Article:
Notwithstanding the potential penalties, the attorneys’ fees can be the gravamen of these suits from the perspective of the plaintiffs’ counsel.  Their tactic is to bulldoze the defense with numerous motions and hundreds of discovery requests and deposition notices.  Hence, the potential exposure even without punitive damages can be exorbitant.

Arizona’s “elder abuse” laws include an even greater avenue of damages.  In 2013, an Arizona Court of Appeal, ruled that elder abuse litigation was not limited to skilled nursing and assisted living facilities, but also includes acute care hospitals.  Again, further evidencing a potential trend to extend the enhanced damages and penalties beyond the skilled facility.  Further, the state’s elder abuse laws allow the prevailing party to claim recovery of all out-of-pocket costs, including expert witnesses and cost of investigation.  The potential exposure creates a barrier to defending these actions and most will forcibly end in settlement.

Granny Cams

Additionally, with the advent of the “granny” cam, video evidence of either blatant abuse or neglect and lack of attention is being caught on tape.  More and more states are enacting legislation to allow either hidden or known cameras in patient rooms.  These videos are being used more frequently in litigation and whether they are disclosed at the outset of litigation to encourage early resolution or used as impeachment, the case is most arguably, indefensible with such graphic surveillance.

It follows that granny cams are garnishing much debate between the nursing home industry and patient advocates.  The nursing home industry opposes such surveillance as at creates privacy and HIPAA concerns, deflates employee morale, and results in increased overhead costs.  Advocates in favor of the cameras argue that such cameras are a means of discouraging abuse and neglect and in essence, will improve quality of care.

Certain states such as Texas, Washington, and Illinois, require granny cams to be installed by the facility if requested by the resident’s family.  It is a resident’s choice, not a choice of the facility and the resident is responsible for the cost and signage of the surveillance must be posted rather than a covert usage.  Other states, such as Pennsylvania, allow a resident to install a hidden camera without the facility’s knowledge.  New Jersey adopted a recent program known as the “Safe Care Cam” which enables family members who suspect abuse or neglect of their resident family member, to have access to micro-surveillance cameras that can be readily installed to detect abuse. The camera and its memory card are loaned to the resident for a period of thirty days and extended upon request.

With the advent and growing trend in the use of granny cams, we can anticipate the impact it will have on litigation.

Claims and Litigation Considerations 

When faced with litigation involving demonstrative evidence of the perpetrator caught in the act, one must consider the facts as a whole to determine the circumstances of the incident.  One must investigate whether the incident was initiated by the victim and explore whether there are any facts favorable to the defense.  An evaluation of the parties must be considered to determine credibility.  It will be important to determine whether the plaintiff will be credible and whether he or she will elicit sympathy.   While the elderly and dependent residents comprise a special class and will nearly always stimulate emotion, the family members or heirs to the action may negatively impact the cause if they are not credible in their claims.  As shocking as it may seem, there are known instances where photos have been staged by family members for financial gain.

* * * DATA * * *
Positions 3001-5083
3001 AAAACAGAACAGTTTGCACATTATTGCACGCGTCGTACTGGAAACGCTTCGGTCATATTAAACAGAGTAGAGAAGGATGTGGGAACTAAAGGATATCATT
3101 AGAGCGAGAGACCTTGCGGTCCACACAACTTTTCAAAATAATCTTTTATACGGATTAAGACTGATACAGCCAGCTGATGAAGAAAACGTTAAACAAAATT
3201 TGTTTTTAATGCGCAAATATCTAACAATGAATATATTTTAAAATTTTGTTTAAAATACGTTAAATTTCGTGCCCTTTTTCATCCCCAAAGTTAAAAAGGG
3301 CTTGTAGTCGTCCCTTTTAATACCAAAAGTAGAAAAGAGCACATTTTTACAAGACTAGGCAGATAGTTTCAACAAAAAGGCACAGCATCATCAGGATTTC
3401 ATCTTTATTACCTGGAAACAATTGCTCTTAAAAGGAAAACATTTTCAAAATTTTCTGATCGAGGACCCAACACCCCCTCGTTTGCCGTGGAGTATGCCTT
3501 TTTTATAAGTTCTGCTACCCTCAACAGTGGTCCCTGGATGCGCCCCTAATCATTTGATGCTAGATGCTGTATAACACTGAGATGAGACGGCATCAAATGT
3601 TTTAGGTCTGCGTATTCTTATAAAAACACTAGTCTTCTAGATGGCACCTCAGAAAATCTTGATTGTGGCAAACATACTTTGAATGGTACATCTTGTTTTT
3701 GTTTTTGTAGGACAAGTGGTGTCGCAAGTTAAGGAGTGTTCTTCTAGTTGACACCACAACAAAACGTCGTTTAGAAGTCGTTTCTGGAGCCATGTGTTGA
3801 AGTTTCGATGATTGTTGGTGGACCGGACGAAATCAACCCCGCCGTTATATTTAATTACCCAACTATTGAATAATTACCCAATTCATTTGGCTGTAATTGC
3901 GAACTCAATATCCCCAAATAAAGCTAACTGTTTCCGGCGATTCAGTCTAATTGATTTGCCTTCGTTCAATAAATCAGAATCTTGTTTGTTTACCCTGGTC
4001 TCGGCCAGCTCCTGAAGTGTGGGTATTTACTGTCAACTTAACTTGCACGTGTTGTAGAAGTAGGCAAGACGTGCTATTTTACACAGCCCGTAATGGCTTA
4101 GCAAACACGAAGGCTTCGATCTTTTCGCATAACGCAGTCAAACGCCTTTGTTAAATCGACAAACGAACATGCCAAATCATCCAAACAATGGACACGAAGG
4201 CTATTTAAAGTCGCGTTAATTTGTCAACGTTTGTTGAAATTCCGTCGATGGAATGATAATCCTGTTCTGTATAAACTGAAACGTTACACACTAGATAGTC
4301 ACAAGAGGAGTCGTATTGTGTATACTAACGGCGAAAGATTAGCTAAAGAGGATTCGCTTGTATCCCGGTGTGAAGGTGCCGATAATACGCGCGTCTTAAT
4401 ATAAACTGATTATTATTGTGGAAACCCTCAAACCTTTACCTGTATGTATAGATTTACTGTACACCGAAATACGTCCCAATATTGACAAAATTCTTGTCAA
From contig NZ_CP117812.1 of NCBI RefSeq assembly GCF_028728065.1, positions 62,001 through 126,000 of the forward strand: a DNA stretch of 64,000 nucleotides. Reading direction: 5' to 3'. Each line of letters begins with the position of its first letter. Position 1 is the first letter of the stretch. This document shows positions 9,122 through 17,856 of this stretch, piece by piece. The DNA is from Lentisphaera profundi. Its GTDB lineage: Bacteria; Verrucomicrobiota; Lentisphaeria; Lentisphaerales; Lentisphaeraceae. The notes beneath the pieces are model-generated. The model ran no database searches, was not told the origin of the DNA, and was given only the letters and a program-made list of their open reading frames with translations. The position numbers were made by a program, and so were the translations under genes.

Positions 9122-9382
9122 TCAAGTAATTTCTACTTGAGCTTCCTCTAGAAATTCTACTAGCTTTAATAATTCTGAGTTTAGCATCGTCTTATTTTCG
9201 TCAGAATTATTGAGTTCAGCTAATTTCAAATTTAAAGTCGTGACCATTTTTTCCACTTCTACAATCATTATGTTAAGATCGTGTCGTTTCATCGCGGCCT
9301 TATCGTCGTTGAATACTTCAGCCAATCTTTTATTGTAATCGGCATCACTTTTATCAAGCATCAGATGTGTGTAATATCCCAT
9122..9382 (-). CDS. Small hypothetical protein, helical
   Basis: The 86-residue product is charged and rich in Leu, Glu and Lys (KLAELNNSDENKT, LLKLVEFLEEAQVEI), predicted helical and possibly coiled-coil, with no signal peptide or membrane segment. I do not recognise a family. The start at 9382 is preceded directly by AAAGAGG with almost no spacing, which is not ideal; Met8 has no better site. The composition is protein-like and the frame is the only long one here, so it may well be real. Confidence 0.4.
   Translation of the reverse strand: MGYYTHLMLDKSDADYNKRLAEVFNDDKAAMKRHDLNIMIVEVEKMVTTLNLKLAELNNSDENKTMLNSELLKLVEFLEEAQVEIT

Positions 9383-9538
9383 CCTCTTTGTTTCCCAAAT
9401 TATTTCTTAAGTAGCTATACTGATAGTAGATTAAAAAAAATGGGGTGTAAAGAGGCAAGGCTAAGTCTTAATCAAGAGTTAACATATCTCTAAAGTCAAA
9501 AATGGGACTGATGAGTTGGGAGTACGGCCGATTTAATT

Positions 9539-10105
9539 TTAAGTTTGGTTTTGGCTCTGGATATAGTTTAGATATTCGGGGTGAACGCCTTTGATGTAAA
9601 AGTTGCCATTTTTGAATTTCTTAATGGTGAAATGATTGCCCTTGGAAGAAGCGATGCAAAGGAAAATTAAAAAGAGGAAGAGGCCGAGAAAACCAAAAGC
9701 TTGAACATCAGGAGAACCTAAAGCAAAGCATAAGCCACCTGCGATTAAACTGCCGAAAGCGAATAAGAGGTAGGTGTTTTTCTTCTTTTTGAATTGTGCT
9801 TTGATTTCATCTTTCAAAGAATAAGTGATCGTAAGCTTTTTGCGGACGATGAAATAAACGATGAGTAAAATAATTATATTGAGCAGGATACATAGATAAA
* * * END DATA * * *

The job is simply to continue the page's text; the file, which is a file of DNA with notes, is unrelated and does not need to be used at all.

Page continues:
One must also determine whether the venue is one that will be favorable or a danger to the defense of the case.  Some venues may be more “plaintiff-oriented” and certainly may award runaway verdicts.  If there is an arbitration contract, consider whether enforcing the agreement will provide a better and less costly result versus a jury trial.

Early mediation is the best remedy in the face of damaging evidence.    Careful selection of a mediator for settlement purposes also will be essential to ensure that the defense has a neutral person who will be strong enough to influence the party with client control issues.  Certainly, one who will be neutral and less intrinsically offended by the deed or one who is not known to favor plaintiff, will always be a better match for these types of cases.  Consideration of early resolution also comes to play in effort to avoid discovery and to prevent the tortfeasor from rendering self-incriminating testimony.  One must also attempt to curb the discovery process to keep other damaging evidence out of the conversation.  Oftentimes, we may find that the perpetrator had a negative background or may have left employment on hostile terms.

Additionally, it will be important to determine whether there exists a coverage issue.  Coverage counsel should be consulted to determine whether a viable reservation of rights exists.  Many opponents will argue agency or respondeat superior theories against the employer and thus, such additional defendant may not escape the lengthy and costly litigation process.  Further “course and scope” arguments typically fail in this arena.  Providers certainly are not trained to behave badly when providing care to residents, yet aggressive behavior, using unlawful restraints, verbal humiliation, and the like, are all considered to be conduct that is rendered “during” the course and scope of the provider’s care for the resident.